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Interview with Wickes e-Commerce director Lee Faetz

Wickes eCommerce director Lee Faetz thinks the emergence of Black Friday in the UK is a good opportunity for retailers, but warns it could change the shopping habits of British consumers.

The last week in UK retail has been atypical, with a bigger than usual build-up to what for many years has solely been a US shopping event, Black Friday, and the consequent surge in online traffic as consumers sought cut-price deals as part of their early Christmas shopping.

It has led to John Lewis reporting a record week of trading, with £179.1 million in sales generated during the week to 29 November and Currys PC World announcing it was expecting its second biggest sales day of the year. The Dixons Carphone business even implemented a pre-planned virtual queuing system on its website as thousands of shoppers battled to secure deals.

Although much talk has been of the positive sales lifts experienced by some of the UK's largest retail businesses, there have also been cautionary tales of what this new annual discount day means for the wider industry in terms of making margin-erosive markdowns to meet consumer demand.

Wickes eCommerce Director Lee Faetz said the DIY retailer got involved in this year's Black Friday, and he told Essential Retail that there are positive and negative aspects of what he expects will become a firmly established annual event on the UK retail calendar.

"Last year's Black Friday was a case of dipping the toes in the water but the UK retailers that didn't participate really felt it was a missed opportunity," explained Faetz.

"It's definitely educating customers that there are deals to be had on the final Friday of the month in November. Will that change the shopping habits of consumers? Yes, I'm sure they will delay making purchases until that promotional period has gone.

"Customers will expect a deal but if they don't get one they'll be disappointed. On the flip side it is a really good avenue for a retailer, where there is a ton of traffic and huge amount of euphoria, where if you do have inventory you need to clear and you don't mind the impact on margin, then it can help push along the clearance lines."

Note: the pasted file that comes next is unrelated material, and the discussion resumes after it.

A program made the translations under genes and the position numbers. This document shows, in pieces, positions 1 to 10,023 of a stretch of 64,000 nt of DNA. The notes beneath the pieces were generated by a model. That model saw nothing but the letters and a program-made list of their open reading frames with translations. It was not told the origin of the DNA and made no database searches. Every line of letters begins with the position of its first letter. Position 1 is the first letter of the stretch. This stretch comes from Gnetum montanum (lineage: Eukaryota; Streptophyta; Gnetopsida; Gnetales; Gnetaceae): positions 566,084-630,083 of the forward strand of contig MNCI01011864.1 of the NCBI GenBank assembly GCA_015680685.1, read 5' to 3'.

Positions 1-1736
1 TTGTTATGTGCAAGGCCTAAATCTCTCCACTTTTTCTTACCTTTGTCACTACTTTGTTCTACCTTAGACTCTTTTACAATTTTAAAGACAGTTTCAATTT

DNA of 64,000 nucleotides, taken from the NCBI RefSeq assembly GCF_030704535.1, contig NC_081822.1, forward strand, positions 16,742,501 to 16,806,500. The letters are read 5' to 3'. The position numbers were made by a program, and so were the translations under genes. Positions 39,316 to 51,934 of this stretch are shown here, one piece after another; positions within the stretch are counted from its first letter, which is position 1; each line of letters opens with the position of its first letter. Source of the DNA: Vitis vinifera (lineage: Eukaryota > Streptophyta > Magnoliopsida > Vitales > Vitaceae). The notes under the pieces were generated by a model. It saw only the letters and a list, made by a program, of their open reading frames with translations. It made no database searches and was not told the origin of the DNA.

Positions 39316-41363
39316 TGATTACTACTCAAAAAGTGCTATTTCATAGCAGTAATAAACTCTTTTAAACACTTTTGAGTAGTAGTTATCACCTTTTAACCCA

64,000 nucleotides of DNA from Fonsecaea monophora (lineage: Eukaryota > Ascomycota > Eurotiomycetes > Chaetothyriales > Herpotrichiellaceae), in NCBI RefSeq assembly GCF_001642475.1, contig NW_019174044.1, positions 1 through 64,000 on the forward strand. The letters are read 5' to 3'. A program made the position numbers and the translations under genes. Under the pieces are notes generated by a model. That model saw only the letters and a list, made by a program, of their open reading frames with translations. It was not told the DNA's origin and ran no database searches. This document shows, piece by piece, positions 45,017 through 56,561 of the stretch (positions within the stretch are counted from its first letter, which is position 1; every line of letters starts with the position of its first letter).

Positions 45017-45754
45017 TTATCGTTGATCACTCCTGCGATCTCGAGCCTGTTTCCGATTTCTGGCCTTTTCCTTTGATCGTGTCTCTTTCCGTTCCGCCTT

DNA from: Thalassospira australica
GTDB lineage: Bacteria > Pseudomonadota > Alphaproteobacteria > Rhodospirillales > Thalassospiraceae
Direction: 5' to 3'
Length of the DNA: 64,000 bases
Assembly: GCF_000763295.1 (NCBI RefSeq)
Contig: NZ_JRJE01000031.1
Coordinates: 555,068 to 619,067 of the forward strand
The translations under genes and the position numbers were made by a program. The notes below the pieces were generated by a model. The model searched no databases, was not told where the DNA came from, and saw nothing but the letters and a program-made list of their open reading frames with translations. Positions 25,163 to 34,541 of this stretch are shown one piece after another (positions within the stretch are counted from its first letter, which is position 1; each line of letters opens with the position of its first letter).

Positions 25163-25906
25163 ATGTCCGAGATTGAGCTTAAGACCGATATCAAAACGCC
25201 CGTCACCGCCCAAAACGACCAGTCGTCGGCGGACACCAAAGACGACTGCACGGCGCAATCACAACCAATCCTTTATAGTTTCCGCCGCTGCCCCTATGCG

Wickes ran a teaser campaign throughout the course of the week beginning 24 November and launched its deals, which spanned its whole range but had a particular focus on power tools, at midnight on Thursday.

This year's Black Friday has helped the DIY retailer build its Christmas campaign early, which is centred around a new gifting offering that includes selections of the power tool range and newly introduced electronic gift cards. Wickes does not see the traditional huge spikes in sales that the likes of fashion and electricals retailers do at Christmas, but it is clear that Black Friday has been used a momentum generator for raising awareness of its potential as a destination for people looking to purchase gifts.

Momentum in Wickes' overall online development is what Faetz is looking to sustain over the coming 12 months, as the business continues to develop its digital platforms.

The company rolled out a new online platform at the start of the year, having opted for hybris as an eCommerce partner. Faetz joined as eCommerce director at the end of July and is tasked with leading the online retailing evolution, which also recently saw the roll-out of click & collect for the first time.

The majority of the DIY retailer's outlets offer shoppers the chance to order online and pick up the product in-store, with a three-hour turnaround time available for those customers that need items quickly.

"It's been a key time for us – we want to embed a culture of test and learn," Faetz explained.

"Also, we want to focus on data and understand what's happening on our site and use this information to offer a much more enhanced experience and get ready for 2015."

Next year is expected to see further developments with Wickes' click & collect proposition, which the eCommerce director argues has already become "a really important part of the business", while there is also significant focus being placed on personalisation and ensuring relevancy when shoppers visit the company's website.

"We've got a very popular website and we're really pleased with how it's currently performing and we'll be looking at bringing a programme across the website where we offer the best user experience to our customers and make it as easy for them to achieve their goals when they visit, whether that is to make a purchase, find a retail store or to get some inspiration, ideas or help with a project."

Relevancy is a key word in Faetz's vocabulary at present, and he will look to use his experience of working at specialist footwear retailer FitFlop – where he looked after eCommerce for two years prior to taking his current role – to aid the development of Wickes' online proposition.

"We want to learn fast and be much more nimble in our ability to react and develop our website," he noted.

Faetz sees huge value in rich online media such as the use of multiple images, 360-degree views or video, but he will work hard to ensure the company is not "creating content for content's sake".

"We're a very busy department – we don't want to add pressure to the team if it is not relevant to our customers."

Source: http://www.essentialretail.com.

Read the full news article here.

05 December 2014

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